The trustee also reviews the debtorâs property to see if there are any nonexempt assets. The Chapter 7 bankruptcy system is based on the premise that the filer is able to keep only those assets that are protected by an exemption. Itâs the trusteeâs job to review the debtorâs property and make sure all exemptions claimed as part of the bankruptcy filing are proper.

If the trusteeâs office determines that an exemption was improperly claimed, they can file an objection with the bankruptcy court. Then itâs up to the bankruptcy judge to decide whether the property is protected. The deadline to file an objection to a claimed exemption is 30 days after the meeting of creditors is done.

Duties Of The Trustee Under Chapter 13

Similar to a Chapter 7 trustee, a Chapter 13 trustee will review the information submitted by the debtor when they file for bankruptcy. They will need to determine whether the debtor has sufficient income to make the proposed payments. They also will need to assess whether creditors will receive as much from the repayment plan as they would through a Chapter 7 bankruptcy.

A Chapter 13 trustee will conduct the Section 341 meeting of creditors and will attend a confirmation hearing if this is needed.

While the debtor waits for approval of their repayment plan, the Chapter 13 trustee will hold their monthly payments in trust for creditors. If the court approves the plan, the trustee will start paying creditors from the funds and will continue until the plan is successfully completed three to five years later. They will be responsible for recording the payments received from the debtor and the amounts distributed to creditors. Meanwhile, they will review each proof of claim submitted by a creditor and object to any proof of claim that lacks adequate support.

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What Happens To My Car If I File Bankruptcy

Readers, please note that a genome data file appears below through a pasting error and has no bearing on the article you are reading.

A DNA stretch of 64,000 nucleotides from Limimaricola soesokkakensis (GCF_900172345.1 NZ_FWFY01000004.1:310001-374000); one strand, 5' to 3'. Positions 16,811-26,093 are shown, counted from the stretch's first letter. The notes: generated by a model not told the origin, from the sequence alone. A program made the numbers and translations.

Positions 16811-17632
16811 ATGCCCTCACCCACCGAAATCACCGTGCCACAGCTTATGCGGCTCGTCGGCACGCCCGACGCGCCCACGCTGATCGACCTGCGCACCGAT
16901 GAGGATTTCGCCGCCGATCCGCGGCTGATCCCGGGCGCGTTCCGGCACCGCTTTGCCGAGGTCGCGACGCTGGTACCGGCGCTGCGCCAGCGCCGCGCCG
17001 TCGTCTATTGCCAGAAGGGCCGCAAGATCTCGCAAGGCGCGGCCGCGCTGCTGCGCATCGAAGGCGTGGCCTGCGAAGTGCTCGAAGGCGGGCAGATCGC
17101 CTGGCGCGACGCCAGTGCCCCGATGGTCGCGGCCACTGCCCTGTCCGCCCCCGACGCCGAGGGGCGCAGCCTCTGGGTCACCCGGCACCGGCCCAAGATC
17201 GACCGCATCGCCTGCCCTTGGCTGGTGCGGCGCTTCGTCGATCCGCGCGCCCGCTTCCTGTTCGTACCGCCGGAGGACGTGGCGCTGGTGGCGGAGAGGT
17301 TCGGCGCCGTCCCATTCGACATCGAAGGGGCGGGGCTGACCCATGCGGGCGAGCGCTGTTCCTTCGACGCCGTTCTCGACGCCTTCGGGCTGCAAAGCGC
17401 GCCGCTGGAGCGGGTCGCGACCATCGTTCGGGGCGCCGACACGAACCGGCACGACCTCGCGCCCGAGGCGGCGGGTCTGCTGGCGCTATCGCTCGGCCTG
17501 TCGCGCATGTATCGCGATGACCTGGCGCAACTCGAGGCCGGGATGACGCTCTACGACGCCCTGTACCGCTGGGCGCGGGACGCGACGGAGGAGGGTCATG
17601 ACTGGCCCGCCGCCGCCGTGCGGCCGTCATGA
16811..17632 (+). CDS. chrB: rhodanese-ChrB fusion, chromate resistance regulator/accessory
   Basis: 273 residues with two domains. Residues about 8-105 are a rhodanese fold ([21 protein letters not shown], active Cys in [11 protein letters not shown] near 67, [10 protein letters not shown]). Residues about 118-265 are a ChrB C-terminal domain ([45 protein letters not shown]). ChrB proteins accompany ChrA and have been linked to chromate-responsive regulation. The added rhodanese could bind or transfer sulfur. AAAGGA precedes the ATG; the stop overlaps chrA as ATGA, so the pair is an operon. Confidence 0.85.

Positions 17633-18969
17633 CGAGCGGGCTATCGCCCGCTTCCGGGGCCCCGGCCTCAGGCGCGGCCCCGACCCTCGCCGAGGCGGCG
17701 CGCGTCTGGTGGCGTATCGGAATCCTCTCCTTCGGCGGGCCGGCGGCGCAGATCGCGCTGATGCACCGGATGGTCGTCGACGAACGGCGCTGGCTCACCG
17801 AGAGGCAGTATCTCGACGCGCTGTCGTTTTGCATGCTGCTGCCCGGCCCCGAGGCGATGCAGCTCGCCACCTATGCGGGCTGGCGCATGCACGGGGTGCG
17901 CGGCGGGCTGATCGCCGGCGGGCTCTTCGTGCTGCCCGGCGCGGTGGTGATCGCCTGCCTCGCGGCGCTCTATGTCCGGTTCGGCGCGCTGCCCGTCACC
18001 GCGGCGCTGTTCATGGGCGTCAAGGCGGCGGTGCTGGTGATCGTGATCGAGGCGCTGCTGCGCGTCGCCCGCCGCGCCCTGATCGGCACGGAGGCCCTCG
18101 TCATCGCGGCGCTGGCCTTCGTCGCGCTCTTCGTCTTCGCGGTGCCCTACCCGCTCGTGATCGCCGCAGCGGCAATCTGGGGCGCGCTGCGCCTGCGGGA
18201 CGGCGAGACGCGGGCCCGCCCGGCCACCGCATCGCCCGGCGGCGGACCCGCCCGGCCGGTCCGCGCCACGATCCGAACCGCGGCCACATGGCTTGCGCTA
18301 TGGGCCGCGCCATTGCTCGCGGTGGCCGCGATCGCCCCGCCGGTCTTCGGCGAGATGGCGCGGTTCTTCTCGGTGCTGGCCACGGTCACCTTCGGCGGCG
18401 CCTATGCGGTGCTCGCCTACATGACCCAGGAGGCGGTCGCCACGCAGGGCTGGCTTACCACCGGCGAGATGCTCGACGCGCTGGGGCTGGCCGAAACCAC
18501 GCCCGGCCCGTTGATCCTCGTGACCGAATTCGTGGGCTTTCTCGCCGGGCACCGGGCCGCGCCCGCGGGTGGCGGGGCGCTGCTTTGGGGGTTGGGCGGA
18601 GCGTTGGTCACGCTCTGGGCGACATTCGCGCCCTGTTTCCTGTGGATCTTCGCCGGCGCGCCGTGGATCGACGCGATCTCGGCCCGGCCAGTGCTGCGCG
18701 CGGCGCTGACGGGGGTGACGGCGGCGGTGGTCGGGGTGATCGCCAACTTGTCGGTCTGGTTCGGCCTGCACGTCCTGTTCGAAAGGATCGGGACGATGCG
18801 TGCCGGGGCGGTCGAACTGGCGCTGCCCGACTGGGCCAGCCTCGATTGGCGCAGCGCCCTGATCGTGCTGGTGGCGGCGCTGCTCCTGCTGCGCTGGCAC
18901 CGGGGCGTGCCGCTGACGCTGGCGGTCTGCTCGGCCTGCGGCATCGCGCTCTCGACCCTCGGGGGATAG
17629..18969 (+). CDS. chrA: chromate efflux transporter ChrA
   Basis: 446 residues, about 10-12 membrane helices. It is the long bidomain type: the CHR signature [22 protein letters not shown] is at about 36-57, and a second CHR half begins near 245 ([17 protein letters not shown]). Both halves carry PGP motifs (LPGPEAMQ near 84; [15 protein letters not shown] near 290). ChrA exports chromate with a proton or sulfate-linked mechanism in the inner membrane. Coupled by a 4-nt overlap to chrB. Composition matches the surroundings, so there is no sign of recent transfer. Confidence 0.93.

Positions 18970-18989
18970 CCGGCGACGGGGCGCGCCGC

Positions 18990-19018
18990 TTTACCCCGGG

• If you have a car loan, it is considered a secured debt, and any asset tied to a secured debt is exempt from seizure. In this case, you can keep the car as long as you can continue making your car loan payments.
  • If you fully own the car, you can keep it as long the vehicles value is not more than the allowed maximum exemption limit in your province.
  • You can only keep one motor vehicle up to $6,600 in value.

If you have multiple vehicles, it is best to speak to your licenced insolvency trustee about your options to retain other vehicles.

Chapter 13 Repayment Plan

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Chapter 13 bankruptcy allows individuals with regular income to keep their property and pay debts based on a repayment plan over three to five years. The court approves the plan and budget, and the trustee acts as a disbursing agent, accepting payments from the debtor and distributing them to creditors based on the repayment plan.

The Chapter 13 bankruptcy process includes a meeting of creditors and the debtor, set up and run by the trustee. Before the meeting, the trustee can consult with the trustee to make sure that the petition and repayment plan are complete and accurate.

Chapter 13 trustees are called standing trustees because they have a standing appointment to cases within a specific geographic area.

In some cases, a Chapter 13 trustee may advise the debtor to take a course in financial management.

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What Authority Does A Trustee Have In A Chapter 7 Bankruptcy

The trustee in a Chapter 7 bankruptcy case has a tremendous amount of power over you. The Chapter 7 trustee is charged with the duty of making sure that any asset that can be seized from you is seized and sold and the monies are distributed to the general unsecured creditors who have followed the rules regarding how to apply for a distribution. The Chapter 7 bankruptcy trustee can also pursue claims on your behalf. For example, if you have a breach of contract claim or a personal injury claim, the Chapter 7 trustee can pursue the party that wronged you, pull that money into the bankruptcy case, and distribute that money to the unsecured creditors in your case after paying himself a commission on the sliding scale set forth in the bankruptcy laws.

Another example, and this is one that debtors often fall into as a trap, is when the debtor repaid within the last year debts owed to family members. Oftentimes, a person who is contemplating filing a Chapter 7 bankruptcy will pay off all debts owed to family members, because the person does not want to erase the debt in the bankruptcy case. But the law is written in such a way that this understandable behavior is impermissible. All creditors are required to be treated alike. Your sweet grandmother who loaned you part of her life savings is looked at by our cold, harsh legal system as no different than a debt owed to a major multi-national bank.